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Red Swamp Crayfish

(Procambarus clarkii)

Photo of red swamp crayfish

From the Florida panhandle to Mexico, the red swamp crayfish originally inhabited the coastal gulf plain region. Now the red swamp crayfish can be found in southern Mississippi River drainage areas to Illinois. This species can tolerate brackish water, unusual for most crayfish. They also have been recorded to have the ability to cross several miles of relatively dry ground and can burrow into the ground during extended dry periods.

 Overview map of prohibited classification in WI
Prohibited (red) counties

Classification in Wisconsin: Prohibited

Ecological Threat

Red swamp crayfish are omnivorous, feeding on aquatic plants, snails, insects, fish and amphibian eggs and young. They have been found to reduce amphibian populations in California and Spain through direct predation and competition for habitat. Populations have also led to declined native crayfish species in Europe through competition and because they often carry the crayfish fungus plague.


Color: The Red swamp crayfish are dark red with raised bright red spots covering the body and claws and a black wedge-shaped stripe on the top of the abdomen. A genetic mutation may occasionally turn the body and claw blue.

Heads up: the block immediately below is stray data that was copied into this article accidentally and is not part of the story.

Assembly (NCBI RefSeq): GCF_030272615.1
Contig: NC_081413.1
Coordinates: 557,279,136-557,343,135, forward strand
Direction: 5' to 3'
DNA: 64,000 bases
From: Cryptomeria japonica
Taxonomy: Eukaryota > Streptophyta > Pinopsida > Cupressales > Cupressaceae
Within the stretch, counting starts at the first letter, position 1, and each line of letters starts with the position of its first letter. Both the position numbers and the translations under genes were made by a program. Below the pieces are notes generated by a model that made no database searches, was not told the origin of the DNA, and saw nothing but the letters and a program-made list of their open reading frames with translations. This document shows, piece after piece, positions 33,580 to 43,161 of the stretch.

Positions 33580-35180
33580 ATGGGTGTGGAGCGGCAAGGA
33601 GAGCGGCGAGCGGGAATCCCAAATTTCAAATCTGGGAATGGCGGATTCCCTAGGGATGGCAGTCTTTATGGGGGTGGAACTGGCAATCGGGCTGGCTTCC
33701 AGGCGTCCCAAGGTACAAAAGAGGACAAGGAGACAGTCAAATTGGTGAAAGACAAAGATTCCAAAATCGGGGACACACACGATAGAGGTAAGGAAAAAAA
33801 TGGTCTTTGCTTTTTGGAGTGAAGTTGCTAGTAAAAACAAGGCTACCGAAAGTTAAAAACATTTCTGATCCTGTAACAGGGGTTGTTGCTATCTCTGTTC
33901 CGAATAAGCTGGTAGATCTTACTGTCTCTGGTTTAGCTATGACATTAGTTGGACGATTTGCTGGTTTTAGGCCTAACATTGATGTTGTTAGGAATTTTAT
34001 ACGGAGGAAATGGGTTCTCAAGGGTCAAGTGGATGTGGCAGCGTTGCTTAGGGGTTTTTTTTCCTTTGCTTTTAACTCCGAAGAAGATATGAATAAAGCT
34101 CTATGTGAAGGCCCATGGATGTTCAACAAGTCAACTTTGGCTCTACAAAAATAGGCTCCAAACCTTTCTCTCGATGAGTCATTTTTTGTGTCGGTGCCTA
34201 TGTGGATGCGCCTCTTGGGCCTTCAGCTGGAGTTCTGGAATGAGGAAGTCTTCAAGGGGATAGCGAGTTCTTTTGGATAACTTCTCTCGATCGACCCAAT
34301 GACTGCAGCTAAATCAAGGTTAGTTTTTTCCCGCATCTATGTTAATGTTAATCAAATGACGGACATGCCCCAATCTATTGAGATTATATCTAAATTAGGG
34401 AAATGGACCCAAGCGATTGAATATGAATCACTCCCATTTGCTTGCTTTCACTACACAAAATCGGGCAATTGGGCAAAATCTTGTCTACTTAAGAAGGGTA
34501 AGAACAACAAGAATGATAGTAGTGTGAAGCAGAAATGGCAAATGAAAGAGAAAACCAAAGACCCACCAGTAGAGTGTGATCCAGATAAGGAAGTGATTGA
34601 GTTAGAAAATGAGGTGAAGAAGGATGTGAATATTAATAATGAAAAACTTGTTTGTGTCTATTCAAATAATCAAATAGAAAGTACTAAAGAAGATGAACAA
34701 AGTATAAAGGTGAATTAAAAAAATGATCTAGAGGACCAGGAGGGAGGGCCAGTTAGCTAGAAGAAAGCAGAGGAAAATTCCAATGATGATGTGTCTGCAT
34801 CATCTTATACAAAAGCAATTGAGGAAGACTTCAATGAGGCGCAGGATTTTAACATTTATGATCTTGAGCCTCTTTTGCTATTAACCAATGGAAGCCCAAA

Size: They may vary in length between 2 to 5 inches.


See the reported Wisconsin locations of this species on the Aquatic Species Tracking pages.

Do you know of additional populations? Please send us a report.


Mechanical: Intensive harvest will not eradicate crayfish but may help reduce adult populations and minimize some impacts. The best control method is to prevent the introduction of red swamp crayfish by educating anglers, crayfish trappers, bait dealers, and teachers about the threats posed by red swamp crayfish. Doing so will help reduce the risk of spreading the species to new areas.

Chemical: Although there are chemicals that will kill crayfish, no chemicals are available to eradicate only red swamp crayfish.

Prevention steps:
  • Inspect and remove aquatic plants, animals, and mud from the boat and equipment before leaving the boat launch.
  • Drain water from your boat and equipment before leaving the boat launch.
  • Throw away unwanted bait in the trash.
  • Spray or rinse your boat and equipment with high pressure and hot tap water, especially if moored for over a day, or dry your boat and equipment entirely for at least five days.
  • Do NOT use crayfish as bait. It is against the law in Wisconsin.